Criminology Active Offender Research
Scott Jacques
  • LAST REVIEWED: 24 April 2012
  • LAST MODIFIED: 24 April 2012
  • DOI: 10.1093/obo/9780195396607-0066


Before criminology became obsessed with quantitative research, many of the field’s insights about crime came from offenders’ “own stories,” although this work typically used accounts from incarcerated or former offenders. In this way, active offender research was born out of criminology’s infancy. The criminological lexicon holds that active offender research involves (1) in-depth communication and observations, especially of the qualitative kind, (2) with un-incarcerated persons (3) who have not—in their own minds—terminated their criminal career. As it is known today, the term “active offender research” is perhaps too broad, as persons may continue to offend even within institutional walls; the difference between “active” and “inactive” depends on temporal narrowness (e.g., no person is offending in every moment); and self-administered surveys may sample active offenders as they collect information from current lawbreakers. Putting aside these definitional discrepancies, this body of work—as defined above—is unique and important. Compared to institutionalized criminals, active ones are more aware of current trends in crime and social control, are better able to remember why and how they offend, are more willing to speak the whole truth, and are more likely to represent populations not subjected to discriminatory law enforcement. For these reasons and others it is important to conduct research with active offenders. This bibliography does not organize or summarize all of it but instead focuses on method and kinds of crimes and offenders.

Introductory Works

Two classics of offender-based research are The Jack-Roller (Shaw 1966) and The Professional Thief (Sutherland 1937); the former principally focuses on the life-course of a criminal whereas the latter keys in on criminal culture. Cromwell 2010 is a useful book for those who wish to orient themselves or students to the present state of active offender research. This article directs readers toward works on this method and, in turn, findings from this type of research on burglars, robbers, retaliators, gang members, drug markets, and how offenders prevent law enforcement. This article does not examine every single crime type, such as fraud (see, e.g., Blumberg 1989, a study of retail market defrauders); prostitution (see, e.g., ethnographies of Murphy and Venkatesh 2006 and those contained in the edited volume Ratner 1993); or smuggling, including the contribution of Zhang 2008. However, for each crime type that is discussed, note that all of the work is based on active offender research as defined above.

  • Blumberg, Paul. 1989. The predatory society: Deception in the American marketplace. New York: Oxford Univ. Press.

    Based on descriptions provided by students employed in the retail sector at businesses like grocery and clothing stores, Blumberg explores fraud in the marketplace. Special focus is given to the techniques and considerations of defrauding customers.

  • Cromwell, Paul, ed. 2010. In their own words: Criminals on crime. 5th ed. New York: Oxford Univ. Press.

    This edited volume neatly organizes a wealth of offender-based studies, although not all of them are of the active offender sort. Topics include criminal lifestyles and decision making and crimes of theft, violence, entrepreneurship, and gang involvement.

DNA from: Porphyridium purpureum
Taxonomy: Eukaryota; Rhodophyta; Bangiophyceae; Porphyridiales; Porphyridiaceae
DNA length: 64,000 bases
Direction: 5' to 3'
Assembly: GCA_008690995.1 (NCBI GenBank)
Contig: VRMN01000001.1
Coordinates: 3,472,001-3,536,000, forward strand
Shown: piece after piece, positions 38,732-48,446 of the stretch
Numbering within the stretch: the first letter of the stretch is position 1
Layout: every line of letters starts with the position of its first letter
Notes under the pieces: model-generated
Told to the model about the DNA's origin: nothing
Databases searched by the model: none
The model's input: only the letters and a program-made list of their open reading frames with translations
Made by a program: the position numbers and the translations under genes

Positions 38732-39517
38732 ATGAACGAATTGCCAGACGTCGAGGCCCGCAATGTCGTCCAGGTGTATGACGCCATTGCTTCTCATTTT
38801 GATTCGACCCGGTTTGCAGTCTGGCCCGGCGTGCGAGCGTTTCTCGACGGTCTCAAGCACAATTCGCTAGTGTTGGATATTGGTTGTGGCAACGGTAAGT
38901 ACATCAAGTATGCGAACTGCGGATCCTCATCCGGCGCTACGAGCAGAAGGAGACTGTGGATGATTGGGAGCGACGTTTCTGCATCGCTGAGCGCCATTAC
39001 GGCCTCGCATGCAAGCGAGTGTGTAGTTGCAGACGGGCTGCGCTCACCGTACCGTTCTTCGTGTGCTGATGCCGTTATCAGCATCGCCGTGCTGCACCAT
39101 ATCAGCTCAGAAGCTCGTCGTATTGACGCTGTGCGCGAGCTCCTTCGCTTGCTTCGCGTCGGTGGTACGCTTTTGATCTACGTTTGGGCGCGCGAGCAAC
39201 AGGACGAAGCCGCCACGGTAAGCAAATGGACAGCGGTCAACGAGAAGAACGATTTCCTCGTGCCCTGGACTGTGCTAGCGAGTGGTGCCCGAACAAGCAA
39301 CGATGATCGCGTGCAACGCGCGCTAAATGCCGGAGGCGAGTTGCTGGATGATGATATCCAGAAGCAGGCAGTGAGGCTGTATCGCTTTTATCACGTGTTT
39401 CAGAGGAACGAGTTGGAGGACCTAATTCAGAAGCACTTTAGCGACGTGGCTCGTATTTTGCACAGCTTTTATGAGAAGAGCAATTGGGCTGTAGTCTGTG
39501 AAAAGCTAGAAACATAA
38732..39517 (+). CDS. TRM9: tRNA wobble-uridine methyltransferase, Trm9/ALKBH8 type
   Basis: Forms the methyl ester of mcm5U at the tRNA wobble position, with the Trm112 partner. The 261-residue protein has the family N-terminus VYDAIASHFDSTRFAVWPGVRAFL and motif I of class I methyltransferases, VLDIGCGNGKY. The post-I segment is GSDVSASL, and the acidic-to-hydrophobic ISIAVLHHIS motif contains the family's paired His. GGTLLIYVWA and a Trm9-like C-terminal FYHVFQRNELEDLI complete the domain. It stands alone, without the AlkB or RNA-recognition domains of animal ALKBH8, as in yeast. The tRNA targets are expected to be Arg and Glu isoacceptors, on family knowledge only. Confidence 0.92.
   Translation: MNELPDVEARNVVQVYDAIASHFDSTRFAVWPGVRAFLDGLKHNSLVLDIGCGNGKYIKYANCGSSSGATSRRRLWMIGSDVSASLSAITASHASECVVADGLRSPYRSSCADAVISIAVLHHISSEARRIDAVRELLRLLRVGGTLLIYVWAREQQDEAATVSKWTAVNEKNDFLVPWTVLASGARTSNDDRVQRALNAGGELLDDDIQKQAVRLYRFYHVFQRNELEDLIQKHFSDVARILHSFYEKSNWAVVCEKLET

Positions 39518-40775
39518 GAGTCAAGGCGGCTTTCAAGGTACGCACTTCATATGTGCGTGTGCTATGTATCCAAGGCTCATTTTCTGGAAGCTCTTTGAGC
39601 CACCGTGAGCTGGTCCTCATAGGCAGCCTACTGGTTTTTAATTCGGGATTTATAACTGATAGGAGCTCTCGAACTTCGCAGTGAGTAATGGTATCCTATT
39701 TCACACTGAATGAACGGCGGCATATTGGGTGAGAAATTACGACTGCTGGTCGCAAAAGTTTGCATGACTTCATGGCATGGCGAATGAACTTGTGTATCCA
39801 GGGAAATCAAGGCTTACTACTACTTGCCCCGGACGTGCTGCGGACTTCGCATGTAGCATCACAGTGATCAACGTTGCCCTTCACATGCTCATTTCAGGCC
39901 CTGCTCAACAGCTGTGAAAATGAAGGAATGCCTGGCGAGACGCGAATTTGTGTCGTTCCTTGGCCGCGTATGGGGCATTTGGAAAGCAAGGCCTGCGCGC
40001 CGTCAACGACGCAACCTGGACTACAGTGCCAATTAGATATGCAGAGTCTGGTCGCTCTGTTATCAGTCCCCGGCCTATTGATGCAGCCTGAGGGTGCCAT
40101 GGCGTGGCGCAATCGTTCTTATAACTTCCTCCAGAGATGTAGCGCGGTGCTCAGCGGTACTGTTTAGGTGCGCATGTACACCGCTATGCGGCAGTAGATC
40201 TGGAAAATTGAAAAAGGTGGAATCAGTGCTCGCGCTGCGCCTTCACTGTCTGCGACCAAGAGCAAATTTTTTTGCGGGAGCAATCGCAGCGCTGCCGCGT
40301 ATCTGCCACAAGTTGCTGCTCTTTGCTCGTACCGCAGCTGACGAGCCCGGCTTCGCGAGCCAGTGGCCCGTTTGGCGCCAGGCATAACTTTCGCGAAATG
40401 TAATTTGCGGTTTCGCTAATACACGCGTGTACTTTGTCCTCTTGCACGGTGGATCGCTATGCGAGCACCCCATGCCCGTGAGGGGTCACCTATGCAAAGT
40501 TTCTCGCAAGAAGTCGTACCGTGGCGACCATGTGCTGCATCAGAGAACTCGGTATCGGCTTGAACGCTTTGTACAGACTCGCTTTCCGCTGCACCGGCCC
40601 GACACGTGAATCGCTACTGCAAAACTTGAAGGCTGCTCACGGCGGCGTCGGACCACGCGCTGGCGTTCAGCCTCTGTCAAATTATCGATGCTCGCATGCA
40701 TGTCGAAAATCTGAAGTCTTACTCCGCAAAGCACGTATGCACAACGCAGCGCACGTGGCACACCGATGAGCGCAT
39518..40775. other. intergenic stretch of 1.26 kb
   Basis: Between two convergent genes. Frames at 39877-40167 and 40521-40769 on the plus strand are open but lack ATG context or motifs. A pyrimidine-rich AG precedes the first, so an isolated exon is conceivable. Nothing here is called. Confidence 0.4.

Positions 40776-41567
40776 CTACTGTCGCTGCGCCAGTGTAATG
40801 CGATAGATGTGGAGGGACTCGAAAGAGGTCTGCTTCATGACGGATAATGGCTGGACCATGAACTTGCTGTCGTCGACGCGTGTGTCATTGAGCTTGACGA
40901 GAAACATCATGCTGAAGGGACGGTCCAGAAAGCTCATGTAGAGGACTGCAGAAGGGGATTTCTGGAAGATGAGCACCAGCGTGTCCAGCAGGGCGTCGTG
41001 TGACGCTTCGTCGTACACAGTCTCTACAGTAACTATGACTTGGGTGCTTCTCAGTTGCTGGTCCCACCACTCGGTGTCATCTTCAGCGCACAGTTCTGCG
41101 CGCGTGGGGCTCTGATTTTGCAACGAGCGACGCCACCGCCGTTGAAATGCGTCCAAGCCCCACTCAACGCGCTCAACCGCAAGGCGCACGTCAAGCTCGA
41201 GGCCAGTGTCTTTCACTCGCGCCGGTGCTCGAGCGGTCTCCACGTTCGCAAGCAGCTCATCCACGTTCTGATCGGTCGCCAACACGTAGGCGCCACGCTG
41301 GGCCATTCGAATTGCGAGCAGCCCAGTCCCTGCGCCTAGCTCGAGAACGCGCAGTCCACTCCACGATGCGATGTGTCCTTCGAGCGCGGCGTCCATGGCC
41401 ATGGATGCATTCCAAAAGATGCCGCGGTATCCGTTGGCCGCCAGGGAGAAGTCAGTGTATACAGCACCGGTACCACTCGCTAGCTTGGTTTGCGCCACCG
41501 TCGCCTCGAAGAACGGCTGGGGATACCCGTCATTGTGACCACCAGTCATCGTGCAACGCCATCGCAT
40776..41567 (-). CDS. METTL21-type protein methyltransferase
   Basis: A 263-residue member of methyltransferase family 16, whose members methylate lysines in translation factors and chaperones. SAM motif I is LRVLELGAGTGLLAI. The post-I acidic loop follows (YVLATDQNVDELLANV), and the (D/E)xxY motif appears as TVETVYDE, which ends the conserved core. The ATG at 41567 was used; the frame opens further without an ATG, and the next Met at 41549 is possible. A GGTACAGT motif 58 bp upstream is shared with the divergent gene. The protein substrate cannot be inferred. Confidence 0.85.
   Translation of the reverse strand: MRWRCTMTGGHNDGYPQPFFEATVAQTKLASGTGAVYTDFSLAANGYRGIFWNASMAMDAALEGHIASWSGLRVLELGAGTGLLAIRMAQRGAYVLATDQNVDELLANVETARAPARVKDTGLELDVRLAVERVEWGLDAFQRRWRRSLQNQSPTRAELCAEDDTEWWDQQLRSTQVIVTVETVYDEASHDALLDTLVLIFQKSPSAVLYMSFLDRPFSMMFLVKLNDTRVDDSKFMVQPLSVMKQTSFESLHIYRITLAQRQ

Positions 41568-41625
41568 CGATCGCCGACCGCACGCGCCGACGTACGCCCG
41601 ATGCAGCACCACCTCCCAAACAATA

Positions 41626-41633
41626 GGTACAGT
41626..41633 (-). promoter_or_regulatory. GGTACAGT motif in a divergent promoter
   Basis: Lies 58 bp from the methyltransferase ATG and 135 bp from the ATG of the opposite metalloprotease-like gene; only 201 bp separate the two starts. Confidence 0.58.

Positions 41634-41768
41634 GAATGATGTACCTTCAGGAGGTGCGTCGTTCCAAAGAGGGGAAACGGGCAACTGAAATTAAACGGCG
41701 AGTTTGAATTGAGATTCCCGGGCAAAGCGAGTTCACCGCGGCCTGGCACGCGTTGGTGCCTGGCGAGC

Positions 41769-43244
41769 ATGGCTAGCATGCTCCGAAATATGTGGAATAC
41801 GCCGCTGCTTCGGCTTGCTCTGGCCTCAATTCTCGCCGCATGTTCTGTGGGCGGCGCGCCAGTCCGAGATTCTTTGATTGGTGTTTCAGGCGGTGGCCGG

• Murphy, Alexandra K., and Sudhir A. Venkatesh. 2006. Vice careers: The changing contours of sex work in New York City. Qualitative Sociology 29:129–154.

    DOI: 10.1007/s11133-006-9012-2

    Based on in-depth fieldwork in New York City with sex workers, the authors examine the effect of prostitutes moving indoors on their conception of this illegal labor and the length of their criminal careers.

  • Ratner, Mitchell S., ed. 1993. Crack pipe as pimp: An ethnographic investigation of sex-for-crack exchanges. New York: Lexington Books.

    Not for the faint of heart, this edited volume includes a series of ethnographic studies on prostitution’s relationship with crack-cocaine. Chapters come from work done in Chicago, Denver, Los Angeles, Miami, New York City, Newark, and San Francisco.

  • Shaw, Clifford R. 1966. The jack-roller: A delinquent boy’s own story. Chicago: Univ. of Chicago Press.

    This autobiography strings together elements of social disorganization, strain, and social bonds to show the influences on the onset and evolution of one delinquent’s criminal career. Noteworthy is a methodological chapter that outlines the importance of qualitative work with offenders for developing criminological understanding.

  • Sutherland, Edwin Hardin. 1937. The professional thief. Chicago: Univ. of Chicago Press.

    An offender known as “Chic Conwell” describes his life as a criminal. He provides insights into crime that only criminals know, such as how they go about learning and executing their craft, as well as outlining the ethics of offenders.

  • Zhang, Sheldon X. 2008. Chinese human smuggling organization: Families, social networks, and cultural imperatives. Stanford, CA: Stanford Univ. Press.

    Fieldwork and interviews with more than one hundred human smugglers are used to explore the causes and consequences of Chinese smuggling. Special attention is paid to the role of networks and culture in organizing this cross-Pacific crime.

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